In the grand, 21st-century tradition of Gravity, Interstellar, The Martian, and First Man comes another tale of an A-lister shot into space with a massive budget both in-story and in reality. Honorable mention goes to Duncan Jones’ Moon, which had to make do with a fraction of the cash but was more relatable than at least two of those tentpoles.
Here at Midlife Crisis Crossover we try not to hold ourselves to too many fixed rules, but one I haven’t broken yet is: every film I see in theaters gets its own full-length entry. Sometimes they can take a while because I get distracted by other things I’d rather write about first. Sometimes shifting into overthinking mode takes more brain muscle than I care to exert. Sometimes I don’t feel like a movie needs more than a shrug and a “meh”, but I refuse to settle for a three-word entry. Sometimes I’m not enthusiastic about sharing candid thoughts on a film I thought would be much better than it was, and would rather see succeed despite my tepid reaction to it, particularly if it’s not doing well in theaters in the first place.
That reluctance brings us to First Man, the latest film from Damien Chazelle, director of La-La Land and Whiplash, two films I loved. Our family saw it back in October on its second week of release. In the past we’ve sought out spaceflight history in our entertainment as well as in our vacation choices (cf. Kennedy Space Center, the Cosmosphere, et al.). I assumed this would be one of my favorite films of the year.
it kinda wasn’t. Hence the nearly three-month delay on the mandatory wool-gathering. But I can’t get to my annual “Best/Worst of the Year” pop culture listicles until and unless I finish all the movie entries first. So here we go, checking the one missing box. Because it’s always exciting when you have to force yourself to write.
Hi, My name is Randy. It’s been five years and two months since the last time I pledged money to a Kickstarter campaign. This week I achieved closure on that chapter in my hobbyist life at last.
Previously on Midlife Crisis Crossover:
Every year since 1999 Anne and I have taken a road trip to a different part of the United States and seen attractions, marvels, history, and institutions we didn’t have back home in Indianapolis. From 1999 to 2003 we did so as best friends; from 2004 to the present, as husband and wife. For 2007 we changed up our strategy a bit and designed an itinerary for what would prove our most kid-friendly outing ever. Granted, my son was now twelve years old and less kid-like than he used to be, but the idea was sound in principle.
Thus in this year of our Lord did we declare: the Goldens are going to Florida!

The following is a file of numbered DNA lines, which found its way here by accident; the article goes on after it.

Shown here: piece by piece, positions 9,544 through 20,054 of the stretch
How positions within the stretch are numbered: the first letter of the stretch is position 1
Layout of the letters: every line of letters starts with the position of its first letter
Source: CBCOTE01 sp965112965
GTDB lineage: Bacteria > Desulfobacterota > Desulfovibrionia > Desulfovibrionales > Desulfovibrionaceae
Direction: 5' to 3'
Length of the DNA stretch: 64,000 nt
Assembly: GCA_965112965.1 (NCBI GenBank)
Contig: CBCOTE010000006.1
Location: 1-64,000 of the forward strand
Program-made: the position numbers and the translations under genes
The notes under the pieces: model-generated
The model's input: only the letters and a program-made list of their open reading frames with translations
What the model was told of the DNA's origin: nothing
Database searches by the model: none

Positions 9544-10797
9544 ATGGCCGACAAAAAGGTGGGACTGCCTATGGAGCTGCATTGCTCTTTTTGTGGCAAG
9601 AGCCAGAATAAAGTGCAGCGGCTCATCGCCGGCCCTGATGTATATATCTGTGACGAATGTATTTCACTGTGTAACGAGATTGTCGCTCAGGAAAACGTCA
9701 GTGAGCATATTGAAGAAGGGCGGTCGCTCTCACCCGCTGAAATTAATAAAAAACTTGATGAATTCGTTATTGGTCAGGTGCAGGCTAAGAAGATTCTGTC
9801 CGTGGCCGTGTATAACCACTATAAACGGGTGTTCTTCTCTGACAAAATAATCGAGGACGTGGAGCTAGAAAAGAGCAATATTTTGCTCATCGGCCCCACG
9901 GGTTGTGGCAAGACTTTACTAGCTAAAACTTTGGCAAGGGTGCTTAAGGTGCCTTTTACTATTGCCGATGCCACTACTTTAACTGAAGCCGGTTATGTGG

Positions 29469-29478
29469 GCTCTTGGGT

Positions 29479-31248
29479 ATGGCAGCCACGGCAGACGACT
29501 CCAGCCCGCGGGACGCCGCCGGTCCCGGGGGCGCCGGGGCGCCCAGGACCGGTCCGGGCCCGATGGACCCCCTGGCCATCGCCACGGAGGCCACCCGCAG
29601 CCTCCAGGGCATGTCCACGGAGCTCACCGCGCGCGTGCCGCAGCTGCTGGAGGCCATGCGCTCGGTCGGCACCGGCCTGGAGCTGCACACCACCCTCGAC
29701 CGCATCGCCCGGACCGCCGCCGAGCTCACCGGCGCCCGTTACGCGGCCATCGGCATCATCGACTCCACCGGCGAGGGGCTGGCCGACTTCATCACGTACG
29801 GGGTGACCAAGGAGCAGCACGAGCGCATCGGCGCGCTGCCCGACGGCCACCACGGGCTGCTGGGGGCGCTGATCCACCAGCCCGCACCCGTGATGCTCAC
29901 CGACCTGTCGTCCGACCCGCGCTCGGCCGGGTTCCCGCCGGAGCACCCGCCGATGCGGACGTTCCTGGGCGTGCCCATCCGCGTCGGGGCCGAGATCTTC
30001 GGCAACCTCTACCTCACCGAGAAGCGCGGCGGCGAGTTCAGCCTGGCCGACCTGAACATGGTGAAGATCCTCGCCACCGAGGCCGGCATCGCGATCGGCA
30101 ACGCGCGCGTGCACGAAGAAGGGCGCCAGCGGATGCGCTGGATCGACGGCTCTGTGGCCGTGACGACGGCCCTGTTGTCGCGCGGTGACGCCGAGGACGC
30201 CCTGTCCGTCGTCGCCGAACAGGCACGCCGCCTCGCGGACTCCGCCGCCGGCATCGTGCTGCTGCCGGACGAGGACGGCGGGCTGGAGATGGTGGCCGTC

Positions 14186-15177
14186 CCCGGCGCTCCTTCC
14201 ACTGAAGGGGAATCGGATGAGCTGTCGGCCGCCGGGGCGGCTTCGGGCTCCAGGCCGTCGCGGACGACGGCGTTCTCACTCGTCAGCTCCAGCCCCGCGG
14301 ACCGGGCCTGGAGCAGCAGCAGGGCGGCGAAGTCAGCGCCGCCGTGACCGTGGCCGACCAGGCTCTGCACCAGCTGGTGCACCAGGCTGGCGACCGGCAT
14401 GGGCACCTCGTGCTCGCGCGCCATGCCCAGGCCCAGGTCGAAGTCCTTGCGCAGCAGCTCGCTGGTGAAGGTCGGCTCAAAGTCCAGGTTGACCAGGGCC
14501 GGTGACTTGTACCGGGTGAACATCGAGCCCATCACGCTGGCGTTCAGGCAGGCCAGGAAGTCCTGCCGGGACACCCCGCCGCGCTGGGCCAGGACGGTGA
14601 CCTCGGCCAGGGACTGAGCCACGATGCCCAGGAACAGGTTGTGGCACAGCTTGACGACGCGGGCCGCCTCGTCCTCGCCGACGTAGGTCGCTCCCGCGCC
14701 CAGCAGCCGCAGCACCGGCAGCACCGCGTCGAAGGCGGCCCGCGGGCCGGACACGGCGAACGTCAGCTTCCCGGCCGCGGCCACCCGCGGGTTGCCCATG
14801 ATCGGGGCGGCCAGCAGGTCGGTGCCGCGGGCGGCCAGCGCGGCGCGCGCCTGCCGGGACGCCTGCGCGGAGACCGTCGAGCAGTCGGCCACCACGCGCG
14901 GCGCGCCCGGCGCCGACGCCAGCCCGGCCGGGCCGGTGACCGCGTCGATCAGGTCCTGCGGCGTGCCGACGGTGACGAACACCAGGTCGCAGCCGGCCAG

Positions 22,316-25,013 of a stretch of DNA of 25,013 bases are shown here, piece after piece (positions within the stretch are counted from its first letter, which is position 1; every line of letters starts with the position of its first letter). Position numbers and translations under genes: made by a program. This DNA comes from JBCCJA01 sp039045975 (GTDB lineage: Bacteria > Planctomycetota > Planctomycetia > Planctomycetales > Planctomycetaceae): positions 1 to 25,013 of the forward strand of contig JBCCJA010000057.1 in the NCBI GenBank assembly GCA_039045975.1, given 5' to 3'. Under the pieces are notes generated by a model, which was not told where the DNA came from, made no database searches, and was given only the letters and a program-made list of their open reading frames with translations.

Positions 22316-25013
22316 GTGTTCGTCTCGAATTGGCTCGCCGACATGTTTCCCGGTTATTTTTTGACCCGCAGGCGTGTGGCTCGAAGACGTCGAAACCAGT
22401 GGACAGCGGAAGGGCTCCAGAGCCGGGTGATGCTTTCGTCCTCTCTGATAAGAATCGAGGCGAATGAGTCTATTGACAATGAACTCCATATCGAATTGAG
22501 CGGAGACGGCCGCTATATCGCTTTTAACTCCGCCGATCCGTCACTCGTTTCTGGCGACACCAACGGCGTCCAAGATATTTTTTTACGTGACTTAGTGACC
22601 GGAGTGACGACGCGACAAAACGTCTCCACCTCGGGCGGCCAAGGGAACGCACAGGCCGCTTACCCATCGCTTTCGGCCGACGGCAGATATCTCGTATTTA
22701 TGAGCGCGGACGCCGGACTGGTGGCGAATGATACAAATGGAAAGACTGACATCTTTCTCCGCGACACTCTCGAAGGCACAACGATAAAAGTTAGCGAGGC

Longtime MCC readers are no strangers to spaceflight imagery, from the Kansas Cosmosphere in 2012 (link and link) to the Space Shuttle Enterprise‘s temporary residency in Manhattan as of 2016, American space travel has proven quite the must-see whenever we’re in one of its neighborhoods. None were larger or more captivating than the original Kennedy Space Center.
If you have the opportunity to see it yourself one day, do so. But make sure you see it all. And keep in mind you can’t do it by yourself. Literally.
We had no idea what to expect from our first foray into Alabama. Our seven-day round-trip drive took us both ways through the 300-mile expanse it occupies between Tennessee and Louisiana, and gave us opportunities for stops at several points of varying interest levels. Our first impressions confirmed our research results: it’s large. It contains multitudes.
That location in the photo? That’s just their Welcome Center.
Not all of Christopher Nolan’s films are five-star masterpieces (here’s nodding off at you, Dark Knight Rises), but the foundation of new ideas that underpin each production guarantees we’re in for a unique cinematic experience rather than prefab Hollywood conveyor-belt product. Witness the debate-class spectacle that is Interstellar — one-half homage to 2001: a Space Odyssey, one-half admitted love letter from Nolan to his daughter bearing messages of hope, curiosity, science, human achievement, and the strength of intangible, immeasurable bonds that keep us connected even when we’re parsecs apart.
As we saw in our previous installment, the Kansas Cosmosphere and Space Museum in Hutchinson, Kansas, provides a good, safe home to many retired spacecraft and spacecraft understudies. Their collections are a comprehensive tribute to those pioneers and daredevils who yearn to see mankind reach beyond our spatial boundaries and discover what else lies in store for us in God’s universe.